The road was a medium between two bodies of water, both the size of two very large lakes, and surrounded by chains of tall mountains. And for the first time I realized why they were better known as “Cascade Locks” and the area was named after them. I say area because passing through there was not more than a main street with a warehouse and two or three small buildings. When you rode through that area it led you back to Interstate 84. There was nothing else. No police station, no post office, nothing of a sort that you would expect as a tourist. The Locks were the only interest to stop for. In essence, it really wasn’t a town nor a village but an area trying to become a village. But it is a good possibility to become a futuristic progress for one who is a visionary.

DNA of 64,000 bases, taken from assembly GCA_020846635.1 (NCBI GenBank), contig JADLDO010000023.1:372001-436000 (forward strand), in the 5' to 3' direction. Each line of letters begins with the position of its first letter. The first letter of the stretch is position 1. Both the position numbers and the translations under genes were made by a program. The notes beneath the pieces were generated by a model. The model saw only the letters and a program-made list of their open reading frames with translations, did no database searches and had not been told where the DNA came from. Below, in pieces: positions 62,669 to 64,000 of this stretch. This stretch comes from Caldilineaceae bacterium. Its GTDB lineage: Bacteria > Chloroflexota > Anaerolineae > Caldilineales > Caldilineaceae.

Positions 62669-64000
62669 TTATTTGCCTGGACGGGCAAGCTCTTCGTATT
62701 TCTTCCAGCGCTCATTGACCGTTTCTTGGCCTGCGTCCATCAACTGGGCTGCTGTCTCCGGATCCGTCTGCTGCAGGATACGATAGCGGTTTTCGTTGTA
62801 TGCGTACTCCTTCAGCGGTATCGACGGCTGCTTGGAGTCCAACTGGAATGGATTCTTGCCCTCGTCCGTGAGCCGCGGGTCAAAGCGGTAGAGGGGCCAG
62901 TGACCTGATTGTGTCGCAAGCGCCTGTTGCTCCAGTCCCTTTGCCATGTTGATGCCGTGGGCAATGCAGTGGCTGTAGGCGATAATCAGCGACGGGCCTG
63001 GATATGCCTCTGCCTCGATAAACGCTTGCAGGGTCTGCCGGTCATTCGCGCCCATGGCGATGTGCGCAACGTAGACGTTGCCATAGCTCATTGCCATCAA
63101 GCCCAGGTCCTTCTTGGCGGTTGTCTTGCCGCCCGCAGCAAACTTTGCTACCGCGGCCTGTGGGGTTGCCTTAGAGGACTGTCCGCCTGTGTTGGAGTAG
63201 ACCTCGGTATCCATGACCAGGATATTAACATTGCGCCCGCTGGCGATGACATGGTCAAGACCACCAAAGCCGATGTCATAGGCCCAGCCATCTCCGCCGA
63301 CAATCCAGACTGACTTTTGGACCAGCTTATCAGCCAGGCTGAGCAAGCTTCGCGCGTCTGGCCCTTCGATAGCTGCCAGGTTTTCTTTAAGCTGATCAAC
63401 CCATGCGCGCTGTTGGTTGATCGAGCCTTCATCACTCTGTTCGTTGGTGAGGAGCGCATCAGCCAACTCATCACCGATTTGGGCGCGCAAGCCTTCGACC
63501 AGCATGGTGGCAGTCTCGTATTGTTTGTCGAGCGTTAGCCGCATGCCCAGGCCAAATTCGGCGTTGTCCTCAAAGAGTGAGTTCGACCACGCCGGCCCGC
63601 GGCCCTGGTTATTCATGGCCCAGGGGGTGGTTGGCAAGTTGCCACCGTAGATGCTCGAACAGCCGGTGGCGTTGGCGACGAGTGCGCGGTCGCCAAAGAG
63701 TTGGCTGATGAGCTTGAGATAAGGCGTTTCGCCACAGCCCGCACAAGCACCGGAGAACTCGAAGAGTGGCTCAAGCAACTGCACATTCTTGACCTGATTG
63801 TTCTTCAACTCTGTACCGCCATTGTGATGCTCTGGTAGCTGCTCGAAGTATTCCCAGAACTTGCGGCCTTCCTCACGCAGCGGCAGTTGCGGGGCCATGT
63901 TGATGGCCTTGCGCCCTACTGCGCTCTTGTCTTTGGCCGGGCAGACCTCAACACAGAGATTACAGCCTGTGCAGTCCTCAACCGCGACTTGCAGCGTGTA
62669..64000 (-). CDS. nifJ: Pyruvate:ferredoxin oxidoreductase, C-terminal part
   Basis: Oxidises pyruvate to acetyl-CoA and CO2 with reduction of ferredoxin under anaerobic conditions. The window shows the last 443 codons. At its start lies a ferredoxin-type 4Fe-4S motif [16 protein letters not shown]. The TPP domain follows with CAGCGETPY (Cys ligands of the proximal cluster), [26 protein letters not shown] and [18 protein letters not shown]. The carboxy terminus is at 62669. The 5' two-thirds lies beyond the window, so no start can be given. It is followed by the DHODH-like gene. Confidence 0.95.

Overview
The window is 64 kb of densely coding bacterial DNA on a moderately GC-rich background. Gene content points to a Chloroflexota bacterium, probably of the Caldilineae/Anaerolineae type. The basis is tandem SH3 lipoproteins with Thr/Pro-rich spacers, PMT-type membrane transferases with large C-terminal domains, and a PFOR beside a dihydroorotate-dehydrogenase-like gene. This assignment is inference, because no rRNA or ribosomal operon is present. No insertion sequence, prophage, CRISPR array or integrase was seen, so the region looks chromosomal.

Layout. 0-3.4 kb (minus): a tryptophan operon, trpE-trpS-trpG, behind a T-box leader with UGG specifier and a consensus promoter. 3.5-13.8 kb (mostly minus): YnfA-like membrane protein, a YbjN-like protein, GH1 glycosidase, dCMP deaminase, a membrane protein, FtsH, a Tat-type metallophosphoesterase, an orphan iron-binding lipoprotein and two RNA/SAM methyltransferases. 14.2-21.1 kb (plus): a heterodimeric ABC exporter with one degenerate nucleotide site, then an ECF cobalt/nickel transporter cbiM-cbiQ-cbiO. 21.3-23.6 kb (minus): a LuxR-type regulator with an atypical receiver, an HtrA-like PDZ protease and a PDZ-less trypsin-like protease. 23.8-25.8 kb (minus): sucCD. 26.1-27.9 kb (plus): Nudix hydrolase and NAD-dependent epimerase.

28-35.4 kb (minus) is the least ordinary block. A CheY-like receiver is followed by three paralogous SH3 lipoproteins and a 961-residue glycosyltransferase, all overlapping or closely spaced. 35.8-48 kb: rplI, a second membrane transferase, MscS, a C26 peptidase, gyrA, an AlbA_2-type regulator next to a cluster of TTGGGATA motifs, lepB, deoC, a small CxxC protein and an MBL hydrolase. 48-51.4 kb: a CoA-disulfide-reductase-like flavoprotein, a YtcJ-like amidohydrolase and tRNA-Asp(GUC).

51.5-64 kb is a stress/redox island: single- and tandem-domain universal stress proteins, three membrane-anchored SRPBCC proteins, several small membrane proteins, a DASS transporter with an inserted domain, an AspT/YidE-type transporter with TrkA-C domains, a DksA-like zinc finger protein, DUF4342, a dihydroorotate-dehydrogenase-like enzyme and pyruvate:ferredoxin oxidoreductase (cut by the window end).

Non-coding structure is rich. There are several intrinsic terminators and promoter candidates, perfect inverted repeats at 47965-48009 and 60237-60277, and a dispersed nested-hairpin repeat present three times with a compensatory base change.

M.W. immediately got some pictures upon our arrival at the locks. One she took of a hawk, a picture of a large family of geese on the water. She continued with the sunset as it had begun. The Cascades around us and so forth became another picture shooting gallery.
There was no vacancy to pitch a tent so we decided to sleep in the Car.
Soon we parked Nissie half way off the paved road and rolled down the window on the side that was directly next to the water. The scenery from inside the car was spectacular. The cool breezy air was soothing and we soon passed out for a good snooze. I slept like a baby that night. It was the best sleep I had had so far!
The next morning we continued toward the camp we had previously made across highway 35 opposite Sherwood Campground. I was well rested now and could drive safely. There were no campers and the place we had previously dug a pit for a tent was still intact. We did our usual routine of emptying and re-organizing the car and pitching camp.